Finally, I would like to complete this D’var Torah with the words of two people who have affected millions of people throughout the world—Martin Luther King and Elie Weisel. King is often seen as a modern-day Moses, who charges the Israelites before they enter the Land of Israel. In a famous speech he made to a group of school children in Philadephia on October 26, 1967—six months before his assassination—Martin Luther King laid down a challenge for his student audience. He said the following:
“And when you discover what you will be in your life, set out to do it as if God Almighty called you at this particular moment in history to do it, don't just set out to do a good job. Set out to do such a good job that the living, the dead or the unborn couldn't do it any better. If it falls on your lot to be a street sweeper, sweep streets like Michelangelo painted pictures, sweep streets like Beethoven composed music, sweep streets like Leontyne Price sings before the Metropolitan Opera. Sweep streets like Shakespeare wrote poetry. Sweep streets so well that all the hosts of heaven and earth will have to pause and say: Here lived a great street sweeper who swept his job well. If you can't be a pine at the top of the hill, be a shrub in the valley. Be the best little shrub on the side of the hill. Be a bush if you can't be a tree. If you can't be a highway, just be a trail. If you can't be a sun, be a star. For it isn't by size that you win or fail. Be the best of whatever you are.”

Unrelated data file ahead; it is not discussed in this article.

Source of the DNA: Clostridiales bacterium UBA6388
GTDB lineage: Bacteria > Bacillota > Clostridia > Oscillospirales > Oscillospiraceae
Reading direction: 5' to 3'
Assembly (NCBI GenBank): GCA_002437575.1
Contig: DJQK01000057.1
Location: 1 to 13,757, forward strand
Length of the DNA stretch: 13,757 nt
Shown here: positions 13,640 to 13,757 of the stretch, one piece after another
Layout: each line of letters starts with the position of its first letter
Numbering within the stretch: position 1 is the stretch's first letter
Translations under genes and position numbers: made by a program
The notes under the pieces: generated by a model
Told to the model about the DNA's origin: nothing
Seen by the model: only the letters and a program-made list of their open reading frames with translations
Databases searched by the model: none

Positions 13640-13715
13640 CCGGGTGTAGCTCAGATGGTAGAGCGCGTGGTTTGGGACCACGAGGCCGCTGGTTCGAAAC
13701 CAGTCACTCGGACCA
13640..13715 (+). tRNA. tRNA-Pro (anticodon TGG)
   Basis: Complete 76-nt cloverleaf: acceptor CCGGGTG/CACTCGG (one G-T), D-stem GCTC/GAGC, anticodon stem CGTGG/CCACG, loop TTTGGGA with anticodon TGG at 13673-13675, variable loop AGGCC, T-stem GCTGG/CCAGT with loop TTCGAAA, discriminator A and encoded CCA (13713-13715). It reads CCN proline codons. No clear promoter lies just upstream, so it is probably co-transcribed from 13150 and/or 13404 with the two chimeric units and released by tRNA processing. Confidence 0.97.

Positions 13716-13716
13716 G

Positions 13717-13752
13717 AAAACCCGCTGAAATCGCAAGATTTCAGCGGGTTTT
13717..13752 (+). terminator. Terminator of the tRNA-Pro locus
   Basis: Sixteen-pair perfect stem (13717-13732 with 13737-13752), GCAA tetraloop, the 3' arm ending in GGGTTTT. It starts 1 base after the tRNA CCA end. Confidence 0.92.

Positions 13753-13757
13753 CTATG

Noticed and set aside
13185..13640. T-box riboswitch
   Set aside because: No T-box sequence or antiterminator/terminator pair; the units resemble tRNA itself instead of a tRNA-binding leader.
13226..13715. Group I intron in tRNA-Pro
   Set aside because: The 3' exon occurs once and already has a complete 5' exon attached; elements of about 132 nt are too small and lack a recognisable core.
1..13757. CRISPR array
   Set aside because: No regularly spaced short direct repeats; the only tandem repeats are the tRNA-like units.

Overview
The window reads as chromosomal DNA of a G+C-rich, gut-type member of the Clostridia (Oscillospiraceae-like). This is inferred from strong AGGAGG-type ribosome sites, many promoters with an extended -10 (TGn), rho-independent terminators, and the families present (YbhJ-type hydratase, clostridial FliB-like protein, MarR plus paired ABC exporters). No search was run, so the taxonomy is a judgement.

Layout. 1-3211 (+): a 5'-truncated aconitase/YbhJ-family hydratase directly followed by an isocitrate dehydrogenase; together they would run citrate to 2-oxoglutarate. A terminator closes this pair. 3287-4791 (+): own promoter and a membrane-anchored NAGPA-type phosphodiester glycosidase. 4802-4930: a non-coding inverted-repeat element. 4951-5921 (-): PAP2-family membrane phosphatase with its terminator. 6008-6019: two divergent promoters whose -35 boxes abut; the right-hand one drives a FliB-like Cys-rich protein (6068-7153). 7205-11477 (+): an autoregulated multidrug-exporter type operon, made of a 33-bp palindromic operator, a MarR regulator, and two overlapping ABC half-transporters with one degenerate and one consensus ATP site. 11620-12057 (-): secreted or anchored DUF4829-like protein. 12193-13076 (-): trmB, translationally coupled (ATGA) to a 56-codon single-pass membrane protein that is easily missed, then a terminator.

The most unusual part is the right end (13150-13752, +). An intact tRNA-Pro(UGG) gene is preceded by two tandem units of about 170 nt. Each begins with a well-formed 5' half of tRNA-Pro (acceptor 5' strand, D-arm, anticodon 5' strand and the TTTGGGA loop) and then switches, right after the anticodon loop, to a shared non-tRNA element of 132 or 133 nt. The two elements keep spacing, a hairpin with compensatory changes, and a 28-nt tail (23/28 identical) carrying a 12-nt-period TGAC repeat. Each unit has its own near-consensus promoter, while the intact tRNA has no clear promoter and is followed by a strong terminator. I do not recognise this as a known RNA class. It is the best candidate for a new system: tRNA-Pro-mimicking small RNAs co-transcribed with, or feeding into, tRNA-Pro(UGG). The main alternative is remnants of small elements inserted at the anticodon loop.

This is an inspirational message for all graduates who are about to leave the “nest” and go nervously into a world. They will be faced with many challenges.
Elie Wiesel—the Holocaust survivor and writer—loved his Jewish heritage and learning Torah. His biblical hero was Moses. In an article printed in a 2006 edition of Time magazine, Weisel wrote the following:
“Moses was the greatest legislator and the commander in chief of the first liberation army. He was a prophet, God’s representative to the people and the people’s representative to God. And he never had a good day in his life. Either the people were against him, or God was against him. From Moses, we learn humility. Everyone needs it, but mainly the leaders. Because they have power.”
For Weisel, Moshe was also chosen because he was humble, he never sought power. He was not influenced by the powerful, but stood up for justice and what was right.
Our students at Bernard Zell are brought up with the above Jewish values that were close to Moshe Rabbenu, our teacher. His influence is still felt today and it is even written in one of our famous prayers Yigdal, “There has never been in Israel a prophet like Moshe…” So as we read the rest of the Torah may we continue to learn about Moshe as a leader, rabbi, prophet, teacher, law-giver and also guide who loved his people and strove for justice and righteousness in the world.
B’vracha and Shabbat Shalom.